This paper addresses the role of tests of statistical hypotheses (specification tests) in selection of a statistically admissible model in which to evaluate economic hypotheses. The issue is formulated in the context of recent philosophical accounts on the nature of models and related to some results in the literature on specification search.
The price puzzle, an increase in the price level associated with a contractionary monetary shock, is investigated in a rich, 12-variable SVAR in which various factors that have been mooted as solutions are considered jointly. SVARs for the pre-1980 and post-1990 periods are identified empirically using a graph-theoretic causal search algorithm combined with formal tests of the implied overidentifying restrictions. In this SVAR, the pre-1980 price puzzle depends on the characterization of monetary policy, and the post-1990 price puzzle is statistically insignificant. Commonly suggested theoretical resolutions to the price puzzle are shown to have causal implications inconsistent with the data.
Recent debates over the nature causation, casual inference, and the uses of causal models in counterfactual analysis, involving inter alia Nancy Cartwright (Hunting Causes and Using Them), James Woodward (Making Things Happen) and Judea Pearl (Causation) hinge on how causality is represented in models. Economists’ indigenous approach to causal representation goes back to the work of Herbert Simon with the Cowles Commission in the early 1950s. The paper explicates a scheme for the representation of causal structure, inspired by Simon and shows how this representation sheds light on some important debates in the philosophy of causation. This structural account is compared to Woodward’s manipulability account. It is used to evaluate the recent debates – particularly, with respect to the nature of causal structure, the identity of causes, causal independence, and modularity. Special attention is given to modeling issues that arise in empirical economics.
Trygve Haavelmo’s The Probability Approach in Econometrics (1944) has been widely regarded as the foundation document of modern econometrics. Nevertheless, its significance has been interpreted in widely different ways. Some modern economists regard it as a blueprint for a provocative, but ultimately unsuccessful, program dominated by the need for a priori theoretical identification of econometric models. They call for new techniques that better acknowledge the interrelationship of theory and data. Others credit Haavelmo with an approach that focuses on statistical adequacy rather than theoretical identification. They see many of Haavelmo’s deepest insights as having been unduly neglected. The current paper uses bibliometric techniques and a close reading of econometrics articles and textbooks to trace the way in which the economics profession received, interpreted, and transmitted Haavelmo’s ideas. A key irony is that the first group calls for a reform of econometric thinking that goes several steps beyond Haavelmo’s initial vision; while the second group argues that essentially what the first group advocates was already in Haavelmo’s Probability Approach from the beginning.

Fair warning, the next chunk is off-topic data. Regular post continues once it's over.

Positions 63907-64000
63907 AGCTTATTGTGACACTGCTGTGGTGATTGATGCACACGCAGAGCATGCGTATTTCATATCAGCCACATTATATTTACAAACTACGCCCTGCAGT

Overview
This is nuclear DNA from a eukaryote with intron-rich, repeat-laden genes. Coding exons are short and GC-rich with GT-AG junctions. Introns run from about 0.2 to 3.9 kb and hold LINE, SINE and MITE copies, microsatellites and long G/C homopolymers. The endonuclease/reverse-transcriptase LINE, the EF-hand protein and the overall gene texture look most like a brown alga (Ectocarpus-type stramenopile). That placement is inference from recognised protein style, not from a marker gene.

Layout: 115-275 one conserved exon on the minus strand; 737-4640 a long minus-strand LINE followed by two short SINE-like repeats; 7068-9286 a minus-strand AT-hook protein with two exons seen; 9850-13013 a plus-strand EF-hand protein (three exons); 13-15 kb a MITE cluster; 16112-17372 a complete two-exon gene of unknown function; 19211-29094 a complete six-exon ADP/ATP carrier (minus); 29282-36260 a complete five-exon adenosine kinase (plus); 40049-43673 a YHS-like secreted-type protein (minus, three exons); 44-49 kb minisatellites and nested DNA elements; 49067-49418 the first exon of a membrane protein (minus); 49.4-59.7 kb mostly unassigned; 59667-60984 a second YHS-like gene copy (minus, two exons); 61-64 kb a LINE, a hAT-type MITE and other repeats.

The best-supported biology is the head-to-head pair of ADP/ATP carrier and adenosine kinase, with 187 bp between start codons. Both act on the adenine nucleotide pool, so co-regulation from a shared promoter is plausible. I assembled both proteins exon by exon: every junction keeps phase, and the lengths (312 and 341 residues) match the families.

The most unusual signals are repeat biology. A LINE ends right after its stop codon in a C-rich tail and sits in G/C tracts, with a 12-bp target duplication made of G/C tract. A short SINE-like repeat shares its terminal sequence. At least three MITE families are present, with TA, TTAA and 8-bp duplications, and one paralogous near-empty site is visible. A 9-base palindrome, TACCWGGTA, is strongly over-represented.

A careful, analytical account of Trygve Haavelmo's use of the analogy between controlled experiments common in the natural sciences and econometric techniques. The experimental analogy forms the linchpin of the methodology for passive observation that he develops in his famous monograph, The Probability Approach in Econometrics (1944). Contrary to some recent interpretations of Haavelmo’s method, the experimental analogy does not commit Haavelmo to a strong, apriorism in which econometrics can only test and reject theoretical hypotheses. Rather it supports the acquisition of knowledge through a two-way exchange between theory and empirical evidence. Once the details of the analogy are systematically understood, the experimental analogy can be used to shed light on theory-consistent cointegrated vector autoregression (CVAR) scenario analyses. A CVAR scenario analysis can be seen as a clear example of Haavelmo's 'experimental' approach; and, in turn, it can be shown to extend and develop Haavelmo's methodology and to address issues that Haavelmo regarded as unresolved.